Any sorority will take some time to get comfortable with each other, and social order will need to be established first. Some individual female betta fish are too aggressive to be kept with others.
Keep a close eye on your fish, and learn their personalities. This is especially important when you first bring your fish home. Moving to a new tank can be stressful, and stress can encourage other problems, like aggression and territorial behavior.
Finding tank mates for female betta fish is easier than finding mates for males. When choosing tank mates for a male, you need to be careful not to choose a showy fish that could be mistaken for another male. Female betta fish are much more tolerant of other fish. However, a female betta will still act aggressively if it feels threatened, so be sure to pick peaceful fish as tank mates.
Starting and Maintaining a Sorority
A sorority is made up of four to six female bettas, preferably all of the same age. It’s important to give the sorority as much tank room as possible. Any tank smaller than 20 gallons can lead to aggressive behavior, as the female bettas feel cramped and threatened.
Once you’ve added your sorority to a tank, keep a close eye on the fish. Not every female betta is suited to a sorority, so watch for any aggression or fighting. A social order needs to be established inside the sorority, and this can be a challenge. Have another tank cycled and ready in case one fish needs to be separated from the group.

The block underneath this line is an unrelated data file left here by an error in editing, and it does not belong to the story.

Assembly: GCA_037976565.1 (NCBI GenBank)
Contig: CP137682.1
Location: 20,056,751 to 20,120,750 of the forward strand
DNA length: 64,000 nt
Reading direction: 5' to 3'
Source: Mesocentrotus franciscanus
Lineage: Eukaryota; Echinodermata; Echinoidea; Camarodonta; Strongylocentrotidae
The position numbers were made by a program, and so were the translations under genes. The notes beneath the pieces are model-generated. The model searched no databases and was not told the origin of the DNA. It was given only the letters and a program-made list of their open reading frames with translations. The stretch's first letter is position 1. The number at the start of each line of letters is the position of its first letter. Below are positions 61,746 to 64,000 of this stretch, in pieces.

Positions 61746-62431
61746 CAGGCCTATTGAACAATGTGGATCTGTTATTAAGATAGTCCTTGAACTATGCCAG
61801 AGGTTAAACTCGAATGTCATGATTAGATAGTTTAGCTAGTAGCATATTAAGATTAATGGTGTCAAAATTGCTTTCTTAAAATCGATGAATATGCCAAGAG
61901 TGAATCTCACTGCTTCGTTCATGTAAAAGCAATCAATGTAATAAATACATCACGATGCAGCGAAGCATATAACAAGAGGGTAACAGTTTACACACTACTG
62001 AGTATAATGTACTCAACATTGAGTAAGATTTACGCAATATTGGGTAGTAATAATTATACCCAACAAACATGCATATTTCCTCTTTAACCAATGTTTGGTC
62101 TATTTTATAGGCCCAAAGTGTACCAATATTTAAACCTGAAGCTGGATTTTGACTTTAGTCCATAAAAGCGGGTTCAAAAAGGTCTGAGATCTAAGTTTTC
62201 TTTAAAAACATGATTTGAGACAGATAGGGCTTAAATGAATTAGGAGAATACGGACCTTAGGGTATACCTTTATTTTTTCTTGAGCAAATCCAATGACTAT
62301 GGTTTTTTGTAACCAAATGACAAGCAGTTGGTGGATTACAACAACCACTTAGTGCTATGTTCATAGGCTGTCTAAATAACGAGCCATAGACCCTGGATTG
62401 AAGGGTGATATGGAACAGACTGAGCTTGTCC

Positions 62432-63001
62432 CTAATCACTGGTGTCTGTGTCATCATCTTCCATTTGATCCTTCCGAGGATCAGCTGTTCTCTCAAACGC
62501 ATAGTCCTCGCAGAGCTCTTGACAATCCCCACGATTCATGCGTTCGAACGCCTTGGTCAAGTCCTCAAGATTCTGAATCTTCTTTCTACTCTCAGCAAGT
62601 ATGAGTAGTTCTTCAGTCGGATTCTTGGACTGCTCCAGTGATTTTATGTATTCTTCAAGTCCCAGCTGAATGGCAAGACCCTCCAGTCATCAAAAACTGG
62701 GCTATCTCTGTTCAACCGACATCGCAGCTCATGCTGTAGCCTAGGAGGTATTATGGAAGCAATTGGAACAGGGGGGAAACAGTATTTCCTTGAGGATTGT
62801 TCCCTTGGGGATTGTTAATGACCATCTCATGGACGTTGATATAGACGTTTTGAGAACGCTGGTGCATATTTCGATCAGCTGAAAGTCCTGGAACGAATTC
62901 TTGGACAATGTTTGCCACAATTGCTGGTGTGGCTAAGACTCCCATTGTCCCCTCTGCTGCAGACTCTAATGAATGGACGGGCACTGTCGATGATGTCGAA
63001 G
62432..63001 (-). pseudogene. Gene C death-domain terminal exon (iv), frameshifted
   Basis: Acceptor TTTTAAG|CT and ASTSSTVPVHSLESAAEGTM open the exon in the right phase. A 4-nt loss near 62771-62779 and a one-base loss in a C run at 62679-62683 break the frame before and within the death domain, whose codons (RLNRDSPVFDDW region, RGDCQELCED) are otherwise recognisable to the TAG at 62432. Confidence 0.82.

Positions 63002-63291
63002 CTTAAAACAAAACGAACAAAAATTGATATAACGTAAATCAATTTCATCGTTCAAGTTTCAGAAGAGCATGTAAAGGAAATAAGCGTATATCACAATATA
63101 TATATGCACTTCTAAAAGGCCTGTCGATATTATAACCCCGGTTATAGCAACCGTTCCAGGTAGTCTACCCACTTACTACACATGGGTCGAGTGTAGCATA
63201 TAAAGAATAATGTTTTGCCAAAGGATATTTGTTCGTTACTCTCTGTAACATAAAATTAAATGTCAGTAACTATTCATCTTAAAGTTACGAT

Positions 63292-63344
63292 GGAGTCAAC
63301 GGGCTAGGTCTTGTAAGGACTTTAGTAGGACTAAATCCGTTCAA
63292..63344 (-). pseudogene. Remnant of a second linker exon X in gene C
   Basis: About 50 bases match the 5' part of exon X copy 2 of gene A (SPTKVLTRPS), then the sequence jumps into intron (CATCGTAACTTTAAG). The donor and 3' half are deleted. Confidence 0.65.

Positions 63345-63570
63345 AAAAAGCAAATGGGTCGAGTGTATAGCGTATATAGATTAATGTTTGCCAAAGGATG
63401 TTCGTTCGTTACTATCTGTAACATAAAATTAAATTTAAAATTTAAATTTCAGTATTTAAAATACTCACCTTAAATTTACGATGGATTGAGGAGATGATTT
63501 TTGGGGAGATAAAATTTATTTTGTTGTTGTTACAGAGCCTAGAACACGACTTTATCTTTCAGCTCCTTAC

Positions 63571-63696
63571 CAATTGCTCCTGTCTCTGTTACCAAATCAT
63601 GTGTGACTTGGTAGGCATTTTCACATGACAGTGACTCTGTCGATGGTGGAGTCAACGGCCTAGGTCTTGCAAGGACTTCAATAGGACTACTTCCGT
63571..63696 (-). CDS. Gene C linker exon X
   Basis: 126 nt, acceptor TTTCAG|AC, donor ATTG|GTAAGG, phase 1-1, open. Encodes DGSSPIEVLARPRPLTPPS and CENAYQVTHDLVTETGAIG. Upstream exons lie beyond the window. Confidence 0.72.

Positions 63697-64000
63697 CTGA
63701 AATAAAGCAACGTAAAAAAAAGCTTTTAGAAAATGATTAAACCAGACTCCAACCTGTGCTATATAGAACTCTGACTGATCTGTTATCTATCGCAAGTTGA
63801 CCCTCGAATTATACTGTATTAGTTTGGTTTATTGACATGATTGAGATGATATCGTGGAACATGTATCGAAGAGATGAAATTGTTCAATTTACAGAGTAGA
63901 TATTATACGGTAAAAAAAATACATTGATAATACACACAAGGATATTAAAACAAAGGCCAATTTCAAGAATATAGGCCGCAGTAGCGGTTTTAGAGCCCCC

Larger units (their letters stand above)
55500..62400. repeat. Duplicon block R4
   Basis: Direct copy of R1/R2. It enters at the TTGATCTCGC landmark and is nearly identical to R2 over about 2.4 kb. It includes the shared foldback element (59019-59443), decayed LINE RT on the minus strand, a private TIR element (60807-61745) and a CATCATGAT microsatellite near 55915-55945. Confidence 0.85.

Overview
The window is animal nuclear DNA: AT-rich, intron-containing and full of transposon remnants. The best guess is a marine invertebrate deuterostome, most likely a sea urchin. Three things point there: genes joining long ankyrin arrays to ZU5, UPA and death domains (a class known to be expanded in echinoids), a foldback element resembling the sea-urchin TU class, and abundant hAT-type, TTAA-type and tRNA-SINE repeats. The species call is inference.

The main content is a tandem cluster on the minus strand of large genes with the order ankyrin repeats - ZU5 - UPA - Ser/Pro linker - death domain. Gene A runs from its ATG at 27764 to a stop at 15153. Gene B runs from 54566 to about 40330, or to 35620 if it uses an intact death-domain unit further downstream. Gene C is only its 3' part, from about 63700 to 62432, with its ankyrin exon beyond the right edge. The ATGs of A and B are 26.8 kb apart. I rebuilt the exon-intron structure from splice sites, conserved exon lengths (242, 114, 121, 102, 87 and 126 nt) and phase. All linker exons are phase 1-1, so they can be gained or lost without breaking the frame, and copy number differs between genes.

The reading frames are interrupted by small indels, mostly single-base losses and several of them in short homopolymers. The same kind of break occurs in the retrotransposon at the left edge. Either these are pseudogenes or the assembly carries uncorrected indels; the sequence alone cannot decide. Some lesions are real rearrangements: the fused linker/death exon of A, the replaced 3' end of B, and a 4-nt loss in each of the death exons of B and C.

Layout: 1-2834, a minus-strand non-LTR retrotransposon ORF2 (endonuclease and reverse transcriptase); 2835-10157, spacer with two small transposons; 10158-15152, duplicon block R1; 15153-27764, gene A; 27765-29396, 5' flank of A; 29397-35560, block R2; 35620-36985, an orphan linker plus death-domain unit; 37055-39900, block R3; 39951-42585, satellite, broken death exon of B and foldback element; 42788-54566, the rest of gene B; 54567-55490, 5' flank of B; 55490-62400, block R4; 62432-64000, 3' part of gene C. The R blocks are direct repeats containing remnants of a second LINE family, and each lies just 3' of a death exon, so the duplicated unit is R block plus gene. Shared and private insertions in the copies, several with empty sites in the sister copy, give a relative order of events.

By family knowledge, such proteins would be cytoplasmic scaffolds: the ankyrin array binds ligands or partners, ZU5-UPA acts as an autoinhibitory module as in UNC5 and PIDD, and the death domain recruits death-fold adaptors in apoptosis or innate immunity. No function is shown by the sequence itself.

Don’t add any new fish while your sorority gets established, even if you plan to start a community tank later. Aside from making your bettas feel threatened and cramped, adding new fish can cause the ammonia levels in a tank to spike, which can be fatal for your fish. This is the same for any fish, not just female betta fish.
Tank Conditions/Personal Space
As tropical fish, bettas need warm water of around 78–80°F, with a pH of 6.5–7.5. Male and female betta fish have similar requirements when it comes to tank conditions and water quality. For example, female bettas — just like males — like plenty of places to hide and explore, so feel free to add decorations and hiding spots in the female betta’s tank.
Just like humans, bettas like their own space. This is why decorations, caves, and hiding places are essential. If tensions get high among your sorority or bullying starts to become a problem, your fish should have places to hide.
For a single female betta, you’ll need at least a 5-gallon tank. You’ll need at least 20 gallons if you plan to host a sorority. As with most fish, more space is better. If your bettas feel cramped or threatened, they’ll be more susceptible to illness, and can also become aggressive towards other fish.